The decommissioning of Oyster Creek and Pilgrim Station continue to progress with safety, precision and efficiency.
“Our motivated teams at both Oyster Creek and Pilgrim are setting standards and raising the bar on safety and excellence,” said Pam Cowan, Senior Vice President and Chief Operating Officer for Holtec Decommissioning International. “We don’t just say we are leading the industry in decommissioning excellence, our talented men and women at the sites demonstrate it, every single day.”
Visible Changes at Oyster Creek
The latter portion of the summer brought about visible changes at Oyster Creek, with the removal of another building and three storage tanks.
The North Gate Guardhouse security building was originally used as a secondary security building and entrance for employees and visitors, especially during refueling outages when the number of temporary personnel often went into the thousands. Later, the building was used as office work space for Electrical Maintenance team members.
In addition, a demineralized water storage tank was taken down, crushed and shipped for recycling, a lube oil tank was removed and transported in one piece for salvage, and the Torus Water Storage Tank was cut in pieces and removed.
Oyster Creek Waste Management: Committed to Reduce, Reuse, Recycle
Holtec is commited to waste management. Since July of 2019, Oyster Creek has made 12 shipments of low-level radioactive waste – four in 2019 and eight so far this year – some 462,000 pounds. Of that, only 36,384 pounds – less than 8 percent – was buried as radioactive waste. The remaining 92 percent was processed for volume reduction, released to landfills as clean waste or sent to metal recovery foundries for recycling.
It is not just radioactive waste that Oyster Creek works to conserve. Just as you follow the conservation rules of reduce, reuse and recycle for your household waste, Oyster Creek does the same for all its non-radioactive waste as well.
Here is a look at what Oyster Creek recycled in 2019:
- 118,360 pounds of co-mingled waste, including paper, cardboard, glass, aluminum cans, etc.
- 77,000 gallons of oil from Oyster Creek’s transformers before they were dismantled
- Over 67,000 pounds of steel, aluminum and copper
- Over two tons of wood, 160 pounds of lamp lights (universal) and 1,600 pounds of coolant
Pilgrim Prepares for Reactor Vessel Segmentation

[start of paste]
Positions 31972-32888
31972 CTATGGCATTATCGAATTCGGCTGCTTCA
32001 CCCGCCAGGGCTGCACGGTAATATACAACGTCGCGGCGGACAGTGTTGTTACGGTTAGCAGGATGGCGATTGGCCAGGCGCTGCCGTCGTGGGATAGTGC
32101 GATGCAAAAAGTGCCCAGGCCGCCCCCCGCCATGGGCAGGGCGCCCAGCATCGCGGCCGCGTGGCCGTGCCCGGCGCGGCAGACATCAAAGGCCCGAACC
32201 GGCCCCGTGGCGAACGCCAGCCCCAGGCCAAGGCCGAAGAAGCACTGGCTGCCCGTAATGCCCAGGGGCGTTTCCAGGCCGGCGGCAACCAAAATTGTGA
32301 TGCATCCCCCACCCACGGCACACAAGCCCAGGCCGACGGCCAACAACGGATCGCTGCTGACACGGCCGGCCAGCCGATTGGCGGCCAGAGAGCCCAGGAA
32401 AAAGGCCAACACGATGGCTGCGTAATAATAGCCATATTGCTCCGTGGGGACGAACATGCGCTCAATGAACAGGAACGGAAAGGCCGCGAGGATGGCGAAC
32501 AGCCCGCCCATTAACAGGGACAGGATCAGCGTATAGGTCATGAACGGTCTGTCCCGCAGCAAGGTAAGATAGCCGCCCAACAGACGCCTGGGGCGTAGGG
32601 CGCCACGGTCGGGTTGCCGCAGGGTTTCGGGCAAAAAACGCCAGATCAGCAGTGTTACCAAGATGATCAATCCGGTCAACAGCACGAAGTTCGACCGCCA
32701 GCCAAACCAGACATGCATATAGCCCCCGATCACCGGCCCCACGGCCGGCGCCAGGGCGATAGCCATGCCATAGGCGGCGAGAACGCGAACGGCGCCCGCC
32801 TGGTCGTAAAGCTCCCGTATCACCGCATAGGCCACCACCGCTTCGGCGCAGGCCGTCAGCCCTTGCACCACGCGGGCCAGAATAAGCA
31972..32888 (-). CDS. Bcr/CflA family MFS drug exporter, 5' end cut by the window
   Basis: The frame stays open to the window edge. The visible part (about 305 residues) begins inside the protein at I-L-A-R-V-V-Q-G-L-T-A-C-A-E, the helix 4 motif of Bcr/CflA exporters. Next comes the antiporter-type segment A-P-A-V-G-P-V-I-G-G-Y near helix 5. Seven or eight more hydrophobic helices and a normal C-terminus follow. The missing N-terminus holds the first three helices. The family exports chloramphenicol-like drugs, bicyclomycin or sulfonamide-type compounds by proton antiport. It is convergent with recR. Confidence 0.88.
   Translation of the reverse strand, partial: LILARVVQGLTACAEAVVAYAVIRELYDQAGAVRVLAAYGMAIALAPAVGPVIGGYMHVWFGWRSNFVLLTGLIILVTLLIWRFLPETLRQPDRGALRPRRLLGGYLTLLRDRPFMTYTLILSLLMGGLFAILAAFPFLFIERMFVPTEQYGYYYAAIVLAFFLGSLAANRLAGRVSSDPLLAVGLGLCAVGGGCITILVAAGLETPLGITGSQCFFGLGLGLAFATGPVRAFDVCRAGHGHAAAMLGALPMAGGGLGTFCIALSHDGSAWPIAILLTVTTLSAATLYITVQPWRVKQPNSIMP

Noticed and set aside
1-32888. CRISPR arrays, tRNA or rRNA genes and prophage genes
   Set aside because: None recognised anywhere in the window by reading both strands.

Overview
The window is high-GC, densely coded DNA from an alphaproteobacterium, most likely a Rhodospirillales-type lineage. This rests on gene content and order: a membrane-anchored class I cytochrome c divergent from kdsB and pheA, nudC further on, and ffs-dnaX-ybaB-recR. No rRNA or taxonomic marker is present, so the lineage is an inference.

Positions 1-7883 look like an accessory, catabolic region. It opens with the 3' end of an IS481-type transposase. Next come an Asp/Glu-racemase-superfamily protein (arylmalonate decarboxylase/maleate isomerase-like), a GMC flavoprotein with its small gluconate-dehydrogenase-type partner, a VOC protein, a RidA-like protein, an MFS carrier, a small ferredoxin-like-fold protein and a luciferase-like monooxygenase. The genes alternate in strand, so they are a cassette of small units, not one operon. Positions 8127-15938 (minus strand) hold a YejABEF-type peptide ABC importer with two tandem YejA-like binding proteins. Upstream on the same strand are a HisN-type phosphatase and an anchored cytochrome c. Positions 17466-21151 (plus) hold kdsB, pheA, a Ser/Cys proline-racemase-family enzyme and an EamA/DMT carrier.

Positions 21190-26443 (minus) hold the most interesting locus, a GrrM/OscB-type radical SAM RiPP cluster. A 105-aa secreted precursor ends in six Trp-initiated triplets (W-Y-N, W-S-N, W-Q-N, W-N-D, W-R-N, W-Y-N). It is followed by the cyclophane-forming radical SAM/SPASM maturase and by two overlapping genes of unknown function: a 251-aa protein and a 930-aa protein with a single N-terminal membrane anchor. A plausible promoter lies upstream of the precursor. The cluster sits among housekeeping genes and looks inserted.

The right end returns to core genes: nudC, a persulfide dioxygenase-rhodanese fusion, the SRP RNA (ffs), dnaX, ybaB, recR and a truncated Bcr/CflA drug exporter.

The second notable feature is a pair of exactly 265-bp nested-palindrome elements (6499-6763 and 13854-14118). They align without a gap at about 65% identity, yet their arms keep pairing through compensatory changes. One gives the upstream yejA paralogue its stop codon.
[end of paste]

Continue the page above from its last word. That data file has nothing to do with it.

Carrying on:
Pilgrim is readying its Reactor Building Refuel Floor for its next milestone – vessel segmentation, where key components within the reactor vessel are removed, cut up and placed in sealed robust containers for removal and storage.To prepare for segmentation, the Pilgrim Decommissioning Team first reassembled the dryer and separator in the reactor cavity. This work was was completed safely and set the stage for the next step in segmentation preparation.
With the dryer and separator back in the reactor vessel, the reactor cavity and dryer-separator pit were drained down so that specialized tooling could be installed. These tools will allow components to be cut up under water. Prior to use, all of the cutting tools were rigorously tested by the manufacturer to assure strength and reliability. These tools are currently being delivered to Pilgrim, with the actual segmentation work ready to begin later this month.
Preparing a Location for Safe Temporary Waste Storage
When the reactor vessel segmentation gets underway, strong and impervious storage boxes will contain the cut-up materials. The boxes are designed and manufactured by Holtec International and built for safety, security and shielding. A special secure area on plant property is being set up to temporarily store these containers while they await shipment offsite.
As shown in the photo below, the Pilgrim Decommissioning Team has started placing Legioblocks in the area. Legioblock® is a flexible concrete construction system of interlocking concrete blocks. These blocks allow a flexible footprint to hold waste that can fit the site’s needs and allow changes to be made during the project. This important part of our execution will allow for increased shielding during storage of the waste until it is eventually taken to an off-site facility for final disposition.